Ritalux’s fantasy art and character development is filled with her childhood experiences!
What happens when you grow up in an extremely creative environment, with your mom being an animator for all the big studios? You become an artist, or even better, a fantasy artist! Raised in Burbank, CA, Ritalaux’s childhood experiences and exposure to drawing and comics motivated her to pursue an art career. She then went on to study illustration and character design at Otis College. Her early career days included storyboarding for animations and commercials before moving on to illustrations and concept art for toy companies and then video games. Along with Disney, Ritalaux’s clients include Riot games, Mattel, Hasbro, and Illustration Entertainment.
What does fantasy art mean and what inspired you to create illustrations in this category?
Rita: Fantasy art is I think anything magical and out of the ordinary. Everyone thinks fantasy is a small genre, but it’s actually visible in most cult classic and popular classic entertainment. Most comic books, popular sci-fi movies are fantasies. It’s the most fun entertainment genre I think, so that’s what drew me to work in this realm.
Did your childhood exposure to creativity encourage you to become an artist? Tell us about those childhood memories.
Rita: I grew up in a home where art and entertainment were everywhere. My mother was an animator for Disney and worked for a lot of other popular animation studios. The Disney animation building was our daycare when my sister and I were kids. When we were in middle school (and outgrew the daycare) we would walk around and wander the Disney animation art department, play video games and hang out in my Mom’s office after school every day. I would look at all the concept art and storyboarding art on the walls and wanted to work on that kind of art when I grew up. When I was a kid, I was a big comic collector. From a young age, I would copy comic panels and learn to draw in that style. I was always encouraged by my parents and my mom’s animator friends to pursue a career in entertainment if I chose to. They would give me drawing tips as well as a kid, and that helped me a lot. Because they encouraged me to do art, they gave me the confidence to do it professionally. My mom would also give me solid professional advice so I was prepared for what would be necessary.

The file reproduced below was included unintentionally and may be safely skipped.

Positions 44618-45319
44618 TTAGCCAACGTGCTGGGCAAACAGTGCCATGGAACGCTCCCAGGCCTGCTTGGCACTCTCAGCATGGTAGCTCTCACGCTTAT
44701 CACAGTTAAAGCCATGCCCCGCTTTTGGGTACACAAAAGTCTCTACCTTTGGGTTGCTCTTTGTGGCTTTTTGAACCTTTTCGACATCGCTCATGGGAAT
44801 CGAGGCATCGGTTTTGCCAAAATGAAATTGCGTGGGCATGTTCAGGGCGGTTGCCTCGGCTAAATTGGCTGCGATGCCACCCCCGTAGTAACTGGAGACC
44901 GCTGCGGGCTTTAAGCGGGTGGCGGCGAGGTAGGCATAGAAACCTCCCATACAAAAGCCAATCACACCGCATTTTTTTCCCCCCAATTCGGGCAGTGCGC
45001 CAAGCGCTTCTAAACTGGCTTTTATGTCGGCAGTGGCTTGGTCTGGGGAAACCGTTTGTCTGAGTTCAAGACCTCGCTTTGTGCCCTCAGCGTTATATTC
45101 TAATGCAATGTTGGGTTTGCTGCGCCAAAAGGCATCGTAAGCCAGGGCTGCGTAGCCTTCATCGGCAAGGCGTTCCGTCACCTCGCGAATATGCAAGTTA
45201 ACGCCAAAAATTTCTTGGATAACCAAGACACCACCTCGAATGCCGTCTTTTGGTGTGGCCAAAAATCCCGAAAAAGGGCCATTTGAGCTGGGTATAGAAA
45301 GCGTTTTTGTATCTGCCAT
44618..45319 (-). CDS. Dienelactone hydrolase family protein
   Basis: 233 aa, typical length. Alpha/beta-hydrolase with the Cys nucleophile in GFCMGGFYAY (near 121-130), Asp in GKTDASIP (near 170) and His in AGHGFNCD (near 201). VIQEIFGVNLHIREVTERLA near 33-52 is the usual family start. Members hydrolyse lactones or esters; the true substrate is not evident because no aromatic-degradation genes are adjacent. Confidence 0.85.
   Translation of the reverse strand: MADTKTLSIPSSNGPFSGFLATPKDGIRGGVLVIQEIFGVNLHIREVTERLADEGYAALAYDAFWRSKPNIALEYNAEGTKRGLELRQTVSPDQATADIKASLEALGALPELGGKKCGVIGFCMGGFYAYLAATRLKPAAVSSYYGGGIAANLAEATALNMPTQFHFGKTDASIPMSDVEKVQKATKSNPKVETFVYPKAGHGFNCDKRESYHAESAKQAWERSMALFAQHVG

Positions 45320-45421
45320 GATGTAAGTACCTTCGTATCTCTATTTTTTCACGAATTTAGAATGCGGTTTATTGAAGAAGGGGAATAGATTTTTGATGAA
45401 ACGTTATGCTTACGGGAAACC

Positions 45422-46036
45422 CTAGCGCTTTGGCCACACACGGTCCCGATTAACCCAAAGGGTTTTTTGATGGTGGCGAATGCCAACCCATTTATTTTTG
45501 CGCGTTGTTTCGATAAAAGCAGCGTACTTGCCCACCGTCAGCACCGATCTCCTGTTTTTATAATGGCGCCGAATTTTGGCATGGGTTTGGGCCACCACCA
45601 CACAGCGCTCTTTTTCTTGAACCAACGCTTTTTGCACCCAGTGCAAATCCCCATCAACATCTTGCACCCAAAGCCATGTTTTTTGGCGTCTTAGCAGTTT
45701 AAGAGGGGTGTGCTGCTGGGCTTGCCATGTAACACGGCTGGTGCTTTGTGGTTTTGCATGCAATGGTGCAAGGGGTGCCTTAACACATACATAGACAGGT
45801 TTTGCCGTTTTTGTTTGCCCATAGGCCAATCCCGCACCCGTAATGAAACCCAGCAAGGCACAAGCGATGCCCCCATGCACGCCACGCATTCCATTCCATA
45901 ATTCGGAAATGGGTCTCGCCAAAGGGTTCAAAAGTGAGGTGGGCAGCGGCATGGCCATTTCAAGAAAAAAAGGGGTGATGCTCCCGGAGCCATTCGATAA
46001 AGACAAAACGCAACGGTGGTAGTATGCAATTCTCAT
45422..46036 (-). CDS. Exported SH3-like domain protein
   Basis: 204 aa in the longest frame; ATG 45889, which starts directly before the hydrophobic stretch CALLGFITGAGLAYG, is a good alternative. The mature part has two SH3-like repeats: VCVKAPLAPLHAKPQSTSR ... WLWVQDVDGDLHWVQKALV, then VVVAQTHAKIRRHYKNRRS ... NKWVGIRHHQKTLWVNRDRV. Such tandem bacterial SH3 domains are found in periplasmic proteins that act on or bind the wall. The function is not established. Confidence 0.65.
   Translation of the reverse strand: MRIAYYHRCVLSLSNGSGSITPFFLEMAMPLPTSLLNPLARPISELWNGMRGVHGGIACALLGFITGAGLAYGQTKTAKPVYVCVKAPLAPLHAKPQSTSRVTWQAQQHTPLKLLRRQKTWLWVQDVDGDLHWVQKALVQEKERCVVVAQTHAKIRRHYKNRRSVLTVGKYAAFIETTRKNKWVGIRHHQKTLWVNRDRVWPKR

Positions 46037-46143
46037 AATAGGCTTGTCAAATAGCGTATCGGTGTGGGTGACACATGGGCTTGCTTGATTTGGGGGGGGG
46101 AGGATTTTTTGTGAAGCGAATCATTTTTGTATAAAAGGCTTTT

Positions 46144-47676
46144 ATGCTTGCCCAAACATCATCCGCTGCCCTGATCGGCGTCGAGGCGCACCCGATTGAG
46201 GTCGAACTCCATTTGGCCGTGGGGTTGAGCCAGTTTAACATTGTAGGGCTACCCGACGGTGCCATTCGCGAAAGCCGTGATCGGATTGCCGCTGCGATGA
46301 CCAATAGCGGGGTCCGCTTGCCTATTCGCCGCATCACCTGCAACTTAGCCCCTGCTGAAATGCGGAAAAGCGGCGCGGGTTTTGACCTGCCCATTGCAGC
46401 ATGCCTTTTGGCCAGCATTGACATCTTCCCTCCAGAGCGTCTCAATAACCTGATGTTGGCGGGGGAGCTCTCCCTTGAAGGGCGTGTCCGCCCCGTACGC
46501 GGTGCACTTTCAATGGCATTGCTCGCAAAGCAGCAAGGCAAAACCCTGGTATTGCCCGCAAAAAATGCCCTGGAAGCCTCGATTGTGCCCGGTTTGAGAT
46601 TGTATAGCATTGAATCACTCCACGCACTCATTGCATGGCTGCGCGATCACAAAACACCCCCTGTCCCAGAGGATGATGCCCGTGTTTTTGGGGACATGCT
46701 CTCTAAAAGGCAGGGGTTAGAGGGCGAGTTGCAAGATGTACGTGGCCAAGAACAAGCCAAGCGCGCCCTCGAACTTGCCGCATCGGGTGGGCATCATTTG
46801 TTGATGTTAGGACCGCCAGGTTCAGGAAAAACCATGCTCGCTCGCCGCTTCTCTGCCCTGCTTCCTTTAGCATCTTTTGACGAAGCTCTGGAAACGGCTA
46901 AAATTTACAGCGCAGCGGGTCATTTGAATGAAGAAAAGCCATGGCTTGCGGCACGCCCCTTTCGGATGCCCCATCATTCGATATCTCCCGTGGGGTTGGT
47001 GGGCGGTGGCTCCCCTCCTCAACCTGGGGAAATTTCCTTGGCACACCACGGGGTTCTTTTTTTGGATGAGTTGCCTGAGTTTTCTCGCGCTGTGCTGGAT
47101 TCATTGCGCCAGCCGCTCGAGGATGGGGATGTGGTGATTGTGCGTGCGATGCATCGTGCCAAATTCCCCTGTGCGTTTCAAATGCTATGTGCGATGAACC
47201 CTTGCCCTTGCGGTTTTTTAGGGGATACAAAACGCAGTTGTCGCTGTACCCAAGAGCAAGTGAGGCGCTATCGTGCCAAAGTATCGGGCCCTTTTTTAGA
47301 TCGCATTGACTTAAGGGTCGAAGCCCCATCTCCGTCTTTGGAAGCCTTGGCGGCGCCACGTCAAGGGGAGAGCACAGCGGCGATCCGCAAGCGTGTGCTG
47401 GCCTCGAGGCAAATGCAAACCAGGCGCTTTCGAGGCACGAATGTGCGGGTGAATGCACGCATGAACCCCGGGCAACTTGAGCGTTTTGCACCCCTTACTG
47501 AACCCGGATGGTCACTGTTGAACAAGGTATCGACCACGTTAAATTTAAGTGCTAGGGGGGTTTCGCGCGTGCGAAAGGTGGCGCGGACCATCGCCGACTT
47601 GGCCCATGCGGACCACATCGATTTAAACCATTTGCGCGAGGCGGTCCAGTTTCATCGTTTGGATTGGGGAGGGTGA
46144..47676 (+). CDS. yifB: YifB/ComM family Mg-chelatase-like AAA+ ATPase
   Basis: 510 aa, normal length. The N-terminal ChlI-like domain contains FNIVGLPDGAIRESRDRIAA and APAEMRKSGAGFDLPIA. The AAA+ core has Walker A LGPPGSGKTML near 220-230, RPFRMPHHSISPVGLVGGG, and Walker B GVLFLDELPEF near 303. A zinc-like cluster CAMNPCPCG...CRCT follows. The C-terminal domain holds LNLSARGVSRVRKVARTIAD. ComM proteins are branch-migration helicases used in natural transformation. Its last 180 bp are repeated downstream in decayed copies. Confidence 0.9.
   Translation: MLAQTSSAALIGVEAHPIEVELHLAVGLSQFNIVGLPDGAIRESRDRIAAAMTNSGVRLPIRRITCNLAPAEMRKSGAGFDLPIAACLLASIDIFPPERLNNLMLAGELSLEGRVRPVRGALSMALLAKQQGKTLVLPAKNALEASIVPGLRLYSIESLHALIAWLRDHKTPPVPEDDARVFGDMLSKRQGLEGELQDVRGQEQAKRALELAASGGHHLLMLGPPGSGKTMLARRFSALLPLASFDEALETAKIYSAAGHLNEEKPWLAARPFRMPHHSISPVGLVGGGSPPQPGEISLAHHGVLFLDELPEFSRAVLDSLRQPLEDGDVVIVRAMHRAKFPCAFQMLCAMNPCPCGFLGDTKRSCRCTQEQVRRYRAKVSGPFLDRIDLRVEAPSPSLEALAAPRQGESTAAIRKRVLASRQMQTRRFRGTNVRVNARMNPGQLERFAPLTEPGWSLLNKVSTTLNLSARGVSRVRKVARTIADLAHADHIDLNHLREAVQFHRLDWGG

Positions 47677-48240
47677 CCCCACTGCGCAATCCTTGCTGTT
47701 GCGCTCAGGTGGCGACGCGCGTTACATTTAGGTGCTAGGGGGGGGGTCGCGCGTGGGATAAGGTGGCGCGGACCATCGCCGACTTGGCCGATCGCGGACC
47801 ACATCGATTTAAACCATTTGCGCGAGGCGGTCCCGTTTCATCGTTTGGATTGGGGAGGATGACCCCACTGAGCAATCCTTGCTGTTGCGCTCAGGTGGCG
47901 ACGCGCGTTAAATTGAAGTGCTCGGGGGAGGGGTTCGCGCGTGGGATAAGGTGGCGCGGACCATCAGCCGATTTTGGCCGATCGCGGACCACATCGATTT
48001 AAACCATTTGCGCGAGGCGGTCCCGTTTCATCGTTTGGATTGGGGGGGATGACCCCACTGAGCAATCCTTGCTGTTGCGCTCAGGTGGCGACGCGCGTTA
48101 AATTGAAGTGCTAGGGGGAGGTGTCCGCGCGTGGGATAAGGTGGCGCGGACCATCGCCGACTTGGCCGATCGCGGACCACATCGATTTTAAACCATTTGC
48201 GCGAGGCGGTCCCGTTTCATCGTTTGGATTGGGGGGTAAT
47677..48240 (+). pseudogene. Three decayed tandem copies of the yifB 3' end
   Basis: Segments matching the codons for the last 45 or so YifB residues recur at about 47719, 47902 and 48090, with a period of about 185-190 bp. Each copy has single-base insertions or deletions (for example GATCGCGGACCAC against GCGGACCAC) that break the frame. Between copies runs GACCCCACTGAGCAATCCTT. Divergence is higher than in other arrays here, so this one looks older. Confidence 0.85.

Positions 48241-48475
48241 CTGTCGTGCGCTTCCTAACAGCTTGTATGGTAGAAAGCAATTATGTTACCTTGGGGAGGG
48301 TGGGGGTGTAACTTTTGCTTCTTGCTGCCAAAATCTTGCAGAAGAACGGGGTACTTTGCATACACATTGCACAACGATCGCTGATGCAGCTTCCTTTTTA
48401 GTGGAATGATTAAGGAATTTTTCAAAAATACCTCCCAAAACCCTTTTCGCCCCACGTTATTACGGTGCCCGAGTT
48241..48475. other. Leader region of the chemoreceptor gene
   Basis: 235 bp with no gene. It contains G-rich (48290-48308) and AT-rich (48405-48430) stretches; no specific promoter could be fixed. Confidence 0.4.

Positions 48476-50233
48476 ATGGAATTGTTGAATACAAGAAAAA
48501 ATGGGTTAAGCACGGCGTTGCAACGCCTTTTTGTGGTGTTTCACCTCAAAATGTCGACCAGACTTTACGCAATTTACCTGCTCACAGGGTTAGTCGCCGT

Do you think comic books and superheroes have an influence on your style of creating illustrations?
Rita: Yes totally. I collected comics as a kid and was highly influenced by superheroes. I learned how to draw from comic books because they hire the best illustrators in the world to create them. Comic art is super under-rated in my opinion as the artists have to completely realize and interpret everything. The idealized figures also got me into bodybuilding, just like Frank Frazetta. He kind of emphasized the idealized fit body for a new generation, looking at the advancements in bodybuilding and being fit himself. I’m just a lean tall female myself, not even close to a fitness competitor, but it got me interested at a young age in being fit for life. I think the comic style of strong figures is one of the more empowering role models for me. The inclusivity of so many different types of characters in X-Men for example has been super cool.
How do you go about creating illustrations as per the brief given?
Rita: I sit and think first and take notes. Then move on to sketching the chosen idea. Sketching and ideation are the foundations of any successful illustration, so if I’m designing something, the idea has to be solid first. I go through several rounds of sketching before I choose a direction. Then refine a line drawing, then color/tone. Then add effects after.